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20010419 Lockergnome Windows Daily Coming from Serdar Yegulalp's very awesome Windows 2000 e-mail newsletter (found at THEGLINE.COM), here's an awesome tip for instant shutdown gratification in (duh) Windows 2000. "To shut W2K down fast, hit CTRL-ALT-DEL, and then hold down the CTRL key while clicking the Shut Down button. You'll get a warning dialog: 'If you continue your machine will reboot and any unsaved data will be lost. Use this only as a last resort.' (They're not kidding) If you click OK, the system will reboot IMMEDIATELY -- no shutdown screen, no 'It is now safe to turn off your computer' splash. Upon rebooting, I found all was well, and the 'dirty' bit on my NTFS drives was not set, meaning that any pending writes to those volumes had been flushed." This technique is not recommended unless you're caught between a rock and a hard place. Still, for sticky situations, this click trick is quite slick.


From LockerGnome:

Undocumented Win2K Tools

Even though some functions may not be implemented within the GUI administrative tools, they can still be accessed by directly invoking the functions within a .DLL file. Windows 2000 includes several such tools that you can access by running the Rundll32 command with some arguments as follows:

Network Identification Wizard:
rundll32 netplwiz.dll,NetAccWizRunDll

Add Network Place Wizard:
rundll32 netplwiz.dll,AddNetPlaceRunDll

Share Creation:
rundll32 ntlanui.dll,ShareCreate

Share Management:
rundll32 ntlanui.dll,ShareManage - Shares

Launch Device Manager:
rundll32 devmgr.dll DeviceManager_Execute

Add New TCP/IP Printer:
rundll32 tcpmonui.dll,LocalAddPortUI

Note: The portions after the .dll file name are case-sensitive
HowStuffWorks - Learn how Everything Works! Have you ever wondered how the engine in your car works or what makes your refrigerator cold? Then How Stuff Works is the place for you! Click on the categories below to see hundreds of cool articles.


View Message Here's the concept: Say you have a standard form or set of forms to address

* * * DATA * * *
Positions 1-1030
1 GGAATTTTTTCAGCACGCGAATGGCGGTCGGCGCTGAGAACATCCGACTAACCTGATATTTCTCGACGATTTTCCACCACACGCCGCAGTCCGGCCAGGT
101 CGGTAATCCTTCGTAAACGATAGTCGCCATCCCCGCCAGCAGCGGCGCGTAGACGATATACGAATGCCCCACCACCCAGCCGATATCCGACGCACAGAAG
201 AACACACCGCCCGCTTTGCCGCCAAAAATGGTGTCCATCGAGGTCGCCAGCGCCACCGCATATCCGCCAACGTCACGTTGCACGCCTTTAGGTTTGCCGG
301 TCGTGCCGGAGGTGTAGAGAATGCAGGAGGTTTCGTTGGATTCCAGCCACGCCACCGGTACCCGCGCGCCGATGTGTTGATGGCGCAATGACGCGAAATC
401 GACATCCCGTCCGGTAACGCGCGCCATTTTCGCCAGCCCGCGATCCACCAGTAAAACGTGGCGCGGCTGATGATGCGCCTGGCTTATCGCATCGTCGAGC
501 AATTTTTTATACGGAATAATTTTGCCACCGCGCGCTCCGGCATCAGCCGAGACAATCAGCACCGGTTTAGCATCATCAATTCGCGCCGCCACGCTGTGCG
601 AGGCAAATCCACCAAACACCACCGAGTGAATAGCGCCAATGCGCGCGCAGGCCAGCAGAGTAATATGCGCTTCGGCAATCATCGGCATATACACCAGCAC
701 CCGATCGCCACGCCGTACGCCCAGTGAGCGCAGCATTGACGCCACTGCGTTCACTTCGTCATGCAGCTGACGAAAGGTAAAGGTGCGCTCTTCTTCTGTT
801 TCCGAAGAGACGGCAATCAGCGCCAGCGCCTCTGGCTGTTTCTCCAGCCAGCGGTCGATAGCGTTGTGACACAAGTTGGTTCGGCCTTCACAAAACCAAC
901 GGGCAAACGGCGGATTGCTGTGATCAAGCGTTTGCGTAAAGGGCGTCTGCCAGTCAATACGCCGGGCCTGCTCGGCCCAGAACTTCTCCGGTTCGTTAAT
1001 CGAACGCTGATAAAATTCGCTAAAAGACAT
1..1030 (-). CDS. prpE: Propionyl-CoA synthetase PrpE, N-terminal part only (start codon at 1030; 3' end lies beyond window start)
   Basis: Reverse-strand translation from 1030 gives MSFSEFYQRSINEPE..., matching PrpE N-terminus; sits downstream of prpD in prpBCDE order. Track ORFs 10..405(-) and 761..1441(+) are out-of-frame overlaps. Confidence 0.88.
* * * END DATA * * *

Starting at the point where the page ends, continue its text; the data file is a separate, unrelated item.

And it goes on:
a particular client need--incorporation documents, for example. The forms
need to be created AND maintained. Timekeepers have little motivation to do
that work for the reasons you mention. With the Document Tracking System,
the timekeepers can bill their time for form work to a "document matter."
Then when a client needs the form(s), the client is charged a flat fee, and
the working timekeeper collection credits go back to the document matter and
are proportionately allocated to the timekeepers who did the form work.
Billing, supervising, originating credits go to the so-designated TKs on the
client matter.
(contributed by
Q. Can I use a disk defragger on my Exchange Server system?
A. No. Keep defrag tools and file-based virus scanners far, far away from your Exchange Server systems.


Private and Secure: The VPN Solution The VPN Solution
If you want a better way to connect remote users, offices and servers securely, consider the humble, easy-to-implement virtual private network. Here’s how to make it work in Windows 2000.
Power Protection Basics
You know that thing you have under your desk that you call a surge protector? Odds are, it's not going to protect you from much, should you fall victim to a significant power event. Many devices claiming to protect you are of such low quality that with even normal power events that occur every day, you could be putting your prized PC and peripherals at risk.
While the high quality devices will cost you a bit more, the extra green you dole out will be well worth the peace of mind they offer in addition to the protection. There are some basic terms that you should look for when shopping for such devices. Here are some of the key things to look for:
Clamping Voltage